The race is on to unravel photo voltaic power’s largest downside

The solar industry is growing rapidly and thanks to that growth, renewable energy is now eclipsing coal as an energy source. But solar energy has notorious shortcomings: it does not generate electricity at night and not very well when it is cloudy. As you will surely find out, solar energy needs the sun.

But what if it wasn’t? What if there was a solution to the solar problem of solar energy? As it turns out, there are researchers around the world looking for one, and there are a number of suggested solutions that could make it happen. Here is a brief tour of the technologies and techniques that scientists are researching.

The “Antisolar Panel”

If you want to generate electricity from an alien source of energy (also known as the sun), as you do with solar panels, but want to generate that electricity at night, one option is what some have called an “anti-solar panel”. This option is based on generating energy from the cold of space rather than the warm light of the sun.

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It sounds a bit strange, but it’s science based. The idea is that you point the panel towards space in the evening and it is warm in relation to the coldness of space, which causes it to emit heat as invisible infrared light. You can then capture the infrared light to generate electricity.

Aaswath Raman, assistant professor of materials science and engineering, told Digital Trends that this would help you generate electricity at night, but not nearly as much electricity as a solar panel from the sun.

“The sun as an energy resource is far more powerful than what you can get out of this nighttime cooling effect – radiant cooling,” says Raman. “From a power generation perspective, I think it will always be additive at best.”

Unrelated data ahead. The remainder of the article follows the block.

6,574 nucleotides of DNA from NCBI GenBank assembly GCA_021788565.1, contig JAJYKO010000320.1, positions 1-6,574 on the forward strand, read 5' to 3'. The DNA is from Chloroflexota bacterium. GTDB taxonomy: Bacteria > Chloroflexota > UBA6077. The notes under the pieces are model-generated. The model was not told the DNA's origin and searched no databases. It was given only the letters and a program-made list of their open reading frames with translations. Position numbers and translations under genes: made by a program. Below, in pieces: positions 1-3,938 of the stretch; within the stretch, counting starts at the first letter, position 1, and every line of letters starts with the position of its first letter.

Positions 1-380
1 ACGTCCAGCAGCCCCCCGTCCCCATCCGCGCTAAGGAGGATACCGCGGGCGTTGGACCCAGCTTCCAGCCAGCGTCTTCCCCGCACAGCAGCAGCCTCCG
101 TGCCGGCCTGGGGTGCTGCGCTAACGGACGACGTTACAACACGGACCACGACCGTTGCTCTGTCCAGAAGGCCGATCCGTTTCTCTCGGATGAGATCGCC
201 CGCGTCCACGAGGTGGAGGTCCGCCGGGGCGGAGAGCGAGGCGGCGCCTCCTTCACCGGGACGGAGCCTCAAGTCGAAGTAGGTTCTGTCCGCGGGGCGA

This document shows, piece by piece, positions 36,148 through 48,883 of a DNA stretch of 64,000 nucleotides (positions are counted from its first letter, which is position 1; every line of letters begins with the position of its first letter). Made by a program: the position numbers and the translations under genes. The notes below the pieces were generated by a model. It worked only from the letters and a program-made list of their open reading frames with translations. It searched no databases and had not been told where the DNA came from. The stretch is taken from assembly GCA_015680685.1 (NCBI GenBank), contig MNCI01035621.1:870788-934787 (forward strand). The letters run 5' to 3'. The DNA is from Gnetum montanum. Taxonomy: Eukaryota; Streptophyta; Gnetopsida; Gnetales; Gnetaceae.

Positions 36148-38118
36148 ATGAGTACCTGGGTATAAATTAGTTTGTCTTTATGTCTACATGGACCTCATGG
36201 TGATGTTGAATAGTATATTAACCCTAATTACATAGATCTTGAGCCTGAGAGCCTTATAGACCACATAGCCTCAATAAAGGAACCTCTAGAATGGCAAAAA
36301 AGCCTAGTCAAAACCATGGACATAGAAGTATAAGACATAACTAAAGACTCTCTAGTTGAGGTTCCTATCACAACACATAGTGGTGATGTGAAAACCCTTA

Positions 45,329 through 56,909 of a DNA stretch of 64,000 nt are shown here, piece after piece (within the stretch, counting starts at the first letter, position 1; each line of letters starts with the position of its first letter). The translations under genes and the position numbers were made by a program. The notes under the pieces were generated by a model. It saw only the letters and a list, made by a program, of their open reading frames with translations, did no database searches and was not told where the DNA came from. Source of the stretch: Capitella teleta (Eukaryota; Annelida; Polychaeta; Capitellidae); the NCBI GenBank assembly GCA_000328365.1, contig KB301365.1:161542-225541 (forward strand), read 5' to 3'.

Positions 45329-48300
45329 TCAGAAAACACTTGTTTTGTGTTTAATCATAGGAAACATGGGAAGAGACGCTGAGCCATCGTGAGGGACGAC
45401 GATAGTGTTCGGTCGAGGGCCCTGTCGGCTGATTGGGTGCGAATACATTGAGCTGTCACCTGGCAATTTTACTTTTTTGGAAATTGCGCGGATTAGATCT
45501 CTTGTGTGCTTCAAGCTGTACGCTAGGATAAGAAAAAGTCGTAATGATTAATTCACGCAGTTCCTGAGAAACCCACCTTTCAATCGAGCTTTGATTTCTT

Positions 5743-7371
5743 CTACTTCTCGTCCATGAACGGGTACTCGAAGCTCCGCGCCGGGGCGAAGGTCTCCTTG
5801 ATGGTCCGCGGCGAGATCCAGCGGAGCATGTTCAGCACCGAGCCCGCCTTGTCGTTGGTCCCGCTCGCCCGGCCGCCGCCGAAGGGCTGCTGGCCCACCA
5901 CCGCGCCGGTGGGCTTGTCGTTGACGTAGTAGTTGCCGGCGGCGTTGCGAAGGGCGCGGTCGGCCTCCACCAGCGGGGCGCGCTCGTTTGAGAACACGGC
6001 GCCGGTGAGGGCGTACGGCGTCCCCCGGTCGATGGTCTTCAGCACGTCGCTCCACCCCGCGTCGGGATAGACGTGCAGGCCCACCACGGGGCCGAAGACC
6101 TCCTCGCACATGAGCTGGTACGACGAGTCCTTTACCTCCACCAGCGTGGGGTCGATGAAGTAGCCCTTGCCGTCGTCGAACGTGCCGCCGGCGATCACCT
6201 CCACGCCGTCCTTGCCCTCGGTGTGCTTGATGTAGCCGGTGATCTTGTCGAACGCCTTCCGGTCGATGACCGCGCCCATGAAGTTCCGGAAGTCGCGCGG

Raman says that if you’ve already invested in solar panel installation this can help you get more bang for your buck by improving the “economics of the underlying system”.

Capture more wavelengths

Solar panels capture a large part of the solar radiation, but not all. They are great for generating electricity from direct sunlight, but not as good for generating electricity on cloudy days. One solution to this proposed problem is to capture invisible ultraviolet light, even when it is cloudy, and then convert it to visible light to generate electricity like a solar panel would normally do.

James Dyson Award - UV LightDyson

“There are things that come from the sun at long wavelengths that a solar panel doesn’t normally convert,” says Raman. “It just goes in the heat, and people suggested and … showed how to convert some of that light into light that a solar panel could convert into electricity.”

Build bigger batteries

When all else fails, there is also an established workaround for the fact that solar panels don’t produce electricity at night: store excess energy while the sun is shining on batteries. For example, you may have seen the microgrids that Tesla built around the world.

According to Raman, batteries will be a vital part of solving solar energy’s biggest problem, but we’re not currently in a place where batteries can store enough electricity, for example, to run a city. He says we still have to develop new battery technologies to store that much energy.

Tesla microgridTesla

“There are options today that are feasible and usable for relatively small scales. It’s really a question of how big you can go, ”says Raman. “The scales get pretty daunting when you think about how much battery power you need.”

The researchers are studying everything from flow batteries to compressed air to store energy. According to Raman, the solution to solar energy problems doesn’t have to be just batteries or some other idea. He says we can use several different technologies to solve this problem.

“You will be using a tremendous amount of battery for sure. Will that be all I suppose not, ”says Raman. “I suspect there will be other ideas.”

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